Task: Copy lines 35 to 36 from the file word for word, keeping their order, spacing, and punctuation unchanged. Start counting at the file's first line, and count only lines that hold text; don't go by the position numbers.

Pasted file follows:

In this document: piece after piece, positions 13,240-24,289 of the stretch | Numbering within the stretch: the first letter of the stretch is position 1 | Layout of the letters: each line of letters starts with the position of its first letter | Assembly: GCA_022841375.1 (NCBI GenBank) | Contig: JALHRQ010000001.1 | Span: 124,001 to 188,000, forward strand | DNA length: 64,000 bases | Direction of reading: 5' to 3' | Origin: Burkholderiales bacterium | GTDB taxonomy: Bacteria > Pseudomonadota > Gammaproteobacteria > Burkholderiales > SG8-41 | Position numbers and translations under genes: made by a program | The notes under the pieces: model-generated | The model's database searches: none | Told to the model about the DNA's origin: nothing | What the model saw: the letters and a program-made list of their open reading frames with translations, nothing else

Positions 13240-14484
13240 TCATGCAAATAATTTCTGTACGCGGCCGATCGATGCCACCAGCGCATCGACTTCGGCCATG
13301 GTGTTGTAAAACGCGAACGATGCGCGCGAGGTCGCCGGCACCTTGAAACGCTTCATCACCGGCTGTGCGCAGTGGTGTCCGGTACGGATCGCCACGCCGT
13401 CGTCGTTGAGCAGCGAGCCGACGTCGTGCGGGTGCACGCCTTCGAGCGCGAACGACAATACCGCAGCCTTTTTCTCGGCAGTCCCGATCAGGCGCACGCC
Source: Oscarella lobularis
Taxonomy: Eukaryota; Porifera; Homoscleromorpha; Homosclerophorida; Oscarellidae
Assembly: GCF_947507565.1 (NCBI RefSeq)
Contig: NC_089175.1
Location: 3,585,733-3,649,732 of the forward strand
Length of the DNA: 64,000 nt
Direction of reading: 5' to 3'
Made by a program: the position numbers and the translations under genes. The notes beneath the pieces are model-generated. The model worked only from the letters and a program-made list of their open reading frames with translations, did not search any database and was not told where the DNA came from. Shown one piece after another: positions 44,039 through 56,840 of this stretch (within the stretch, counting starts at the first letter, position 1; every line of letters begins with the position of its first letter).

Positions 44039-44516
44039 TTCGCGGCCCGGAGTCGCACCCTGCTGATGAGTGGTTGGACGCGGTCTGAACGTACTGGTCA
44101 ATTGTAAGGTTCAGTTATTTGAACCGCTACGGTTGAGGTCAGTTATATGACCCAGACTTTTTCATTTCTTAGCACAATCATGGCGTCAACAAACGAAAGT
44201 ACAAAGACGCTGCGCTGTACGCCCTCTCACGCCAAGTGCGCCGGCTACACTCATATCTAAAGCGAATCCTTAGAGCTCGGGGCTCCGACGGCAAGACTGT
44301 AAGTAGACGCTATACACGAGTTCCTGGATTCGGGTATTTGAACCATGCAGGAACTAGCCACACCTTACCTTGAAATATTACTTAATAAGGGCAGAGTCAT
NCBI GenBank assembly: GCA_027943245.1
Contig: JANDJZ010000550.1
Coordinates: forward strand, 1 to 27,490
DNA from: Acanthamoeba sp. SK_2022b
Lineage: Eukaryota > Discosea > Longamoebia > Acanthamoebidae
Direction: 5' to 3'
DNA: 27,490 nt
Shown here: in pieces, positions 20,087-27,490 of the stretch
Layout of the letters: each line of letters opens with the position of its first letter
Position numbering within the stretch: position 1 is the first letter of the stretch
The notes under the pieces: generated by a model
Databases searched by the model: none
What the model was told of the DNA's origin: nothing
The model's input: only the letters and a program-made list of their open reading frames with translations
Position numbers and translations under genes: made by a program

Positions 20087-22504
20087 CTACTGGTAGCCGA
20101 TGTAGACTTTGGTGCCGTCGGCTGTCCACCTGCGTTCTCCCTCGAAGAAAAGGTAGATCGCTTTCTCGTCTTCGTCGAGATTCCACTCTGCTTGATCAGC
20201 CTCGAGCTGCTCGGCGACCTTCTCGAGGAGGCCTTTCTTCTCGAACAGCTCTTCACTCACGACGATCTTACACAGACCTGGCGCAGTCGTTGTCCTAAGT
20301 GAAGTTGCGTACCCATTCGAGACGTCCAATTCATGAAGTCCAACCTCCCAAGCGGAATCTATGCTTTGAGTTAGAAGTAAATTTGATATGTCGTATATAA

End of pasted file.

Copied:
20087 CTACTGGTAGCCGA
20101 TGTAGACTTTGGTGCCGTCGGCTGTCCACCTGCGTTCTCCCTCGAAGAAAAGGTAGATCGCTTTCTCGTCTTCGTCGAGATTCCACTCTGCTTGATCAGC